We are slaves to a small farm and are also riders, so any mention of farming and motorcycles is of special interest, particularly articles from the era when motorcycles and automobiles first came on the scene and their use overlapped that of horses and buggies.  It was a transition which took some years to fully evolve and I find the contrast fascinating.

Earlier I posted a piece on George M. Hendee of Indian and his farm in Conn., and while there’s no famous person involved in this piece it does reflect on the use of the earliest motorcycles on the farm.  Why do I have an image in my head of me riding around the place trying to balance a basket of eggs on my head?

“The motorcycle is speedy and inexpensive in operation.  It requires but little storage room and can be used on poor roads.  For these reasons it is adapted to the use of single men on the farm.  On a motorcycle they can go to town easily and quickly after the chores are done; the farmer boy, too, can get away for an afternoon at a ball game or to go hunting.  If a side car is used, two persons may go on a pleasure trip.  In general the motorcycle may be used for pleasure just as a horse and single buggy are used, with the advantage that much greater distances may be covered in a given time.

As a business machine, the motorcycle is of great use when hurried trips to town are necessary.  In sections where hired men insist on the use of a horse, a man who owns a motorcycle is entitled to more pay than others because he needs no horse.  On the other hand, it is well to have a definite understanding with the motor cyclist, so that he may not spend too much time on the road.

The capacity of the motorcycle is limited to 2 or at most 3 passengers even when a side car is used; and unless the roads are good, the side car must be left at home and the 2 persons ride tandem.  The motorcycle can be used but little for carrying produce, though it is a fine thing for the rural mail carrier.  Few women ride motorcycles but the side car can be used by a woman quite comfortably if the roads are good.  For its capacity, the motorcycle gives a great deal of pleasure and is very serviceable.  Its principal limitation is lack of carrying capacity.  The first cost of the motorcycle is reasonable and is the principal one, and if properly cared for, the machine entails but a small upkeep.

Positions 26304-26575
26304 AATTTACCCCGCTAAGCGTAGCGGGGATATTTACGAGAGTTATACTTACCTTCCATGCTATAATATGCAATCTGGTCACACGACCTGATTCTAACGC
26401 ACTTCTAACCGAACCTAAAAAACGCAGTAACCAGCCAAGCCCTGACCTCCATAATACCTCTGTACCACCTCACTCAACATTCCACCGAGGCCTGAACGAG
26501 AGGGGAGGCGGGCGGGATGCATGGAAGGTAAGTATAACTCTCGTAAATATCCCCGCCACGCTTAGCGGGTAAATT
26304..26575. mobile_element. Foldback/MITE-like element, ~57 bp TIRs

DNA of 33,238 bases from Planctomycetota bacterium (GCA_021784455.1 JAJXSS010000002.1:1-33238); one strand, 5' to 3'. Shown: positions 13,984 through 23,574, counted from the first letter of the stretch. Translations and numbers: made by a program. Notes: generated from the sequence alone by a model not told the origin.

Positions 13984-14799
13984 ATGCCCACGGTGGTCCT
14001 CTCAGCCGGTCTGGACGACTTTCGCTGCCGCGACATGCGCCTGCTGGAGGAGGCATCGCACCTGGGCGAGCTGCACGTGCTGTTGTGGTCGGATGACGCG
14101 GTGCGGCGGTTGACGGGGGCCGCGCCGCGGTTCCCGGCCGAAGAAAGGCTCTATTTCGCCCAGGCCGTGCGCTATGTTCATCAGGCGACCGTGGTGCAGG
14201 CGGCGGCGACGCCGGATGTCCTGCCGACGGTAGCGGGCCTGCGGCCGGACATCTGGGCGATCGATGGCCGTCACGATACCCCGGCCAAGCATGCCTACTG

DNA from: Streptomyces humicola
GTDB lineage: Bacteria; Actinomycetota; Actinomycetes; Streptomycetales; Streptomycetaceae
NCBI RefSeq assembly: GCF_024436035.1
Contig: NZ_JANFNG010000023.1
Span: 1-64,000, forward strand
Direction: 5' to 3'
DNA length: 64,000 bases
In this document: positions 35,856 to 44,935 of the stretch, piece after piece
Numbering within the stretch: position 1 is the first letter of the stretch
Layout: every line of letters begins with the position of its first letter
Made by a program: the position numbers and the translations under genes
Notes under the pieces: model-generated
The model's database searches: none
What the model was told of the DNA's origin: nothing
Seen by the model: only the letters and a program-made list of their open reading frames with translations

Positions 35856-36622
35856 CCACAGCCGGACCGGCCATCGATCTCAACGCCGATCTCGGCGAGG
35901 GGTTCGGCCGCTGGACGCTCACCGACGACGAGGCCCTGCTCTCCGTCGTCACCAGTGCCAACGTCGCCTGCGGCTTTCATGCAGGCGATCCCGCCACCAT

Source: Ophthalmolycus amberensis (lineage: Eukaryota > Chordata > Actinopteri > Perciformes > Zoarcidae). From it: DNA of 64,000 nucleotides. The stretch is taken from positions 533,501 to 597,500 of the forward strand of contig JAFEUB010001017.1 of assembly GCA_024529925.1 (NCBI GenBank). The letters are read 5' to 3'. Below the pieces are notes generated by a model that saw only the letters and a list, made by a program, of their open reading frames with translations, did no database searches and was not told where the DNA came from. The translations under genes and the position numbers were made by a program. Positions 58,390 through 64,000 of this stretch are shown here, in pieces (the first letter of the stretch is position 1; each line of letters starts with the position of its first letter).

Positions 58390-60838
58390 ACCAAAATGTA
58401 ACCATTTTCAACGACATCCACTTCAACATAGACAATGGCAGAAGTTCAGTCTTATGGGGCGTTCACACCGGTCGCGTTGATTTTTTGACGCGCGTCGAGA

Before purchasing a motorcycle, the farmer should consider several factors.  One is, of course, the first cost.  Another is the amount of use he can make of it both for himself and for his family.  If he is purchasing for the boys, he should consider whether they are capable of caring for the machine and using it wisely.  A third factor is the real value of the machine for business purposes.  In some cases it can be used for many trips and for long rides…

Speeding and fast riding cause many motorcycle accidents.  The rider must watch the road closely because his machine is easily unbalanced.  Curves must be taken with discretion, to avoid the skidding of the machine from under the rider.  Mud and sand must be negotiated with care, otherwise a nasty spill may result.

When a side car is used, it must be so fastened that the front wheel is not pulled out of line.

The motorcycle requires careful handling if serious accidents are to be prevented.  One should learn to ride by practicing on little-used roads before he attempts to go where there is much traffic.”

Source:  “Farm Knowledge:  A Complete Manual of Successful Farming Written by Recognized Authorities in All Parts of the Country; Based on Sound Principles and the Actual Experience of Real Farmers”.  Prepared exclusively for Sears, Roebuck and Co.  1918.


© Victoria (Rumble) Brady – vrumblesramblingbikerblog.wordpress.com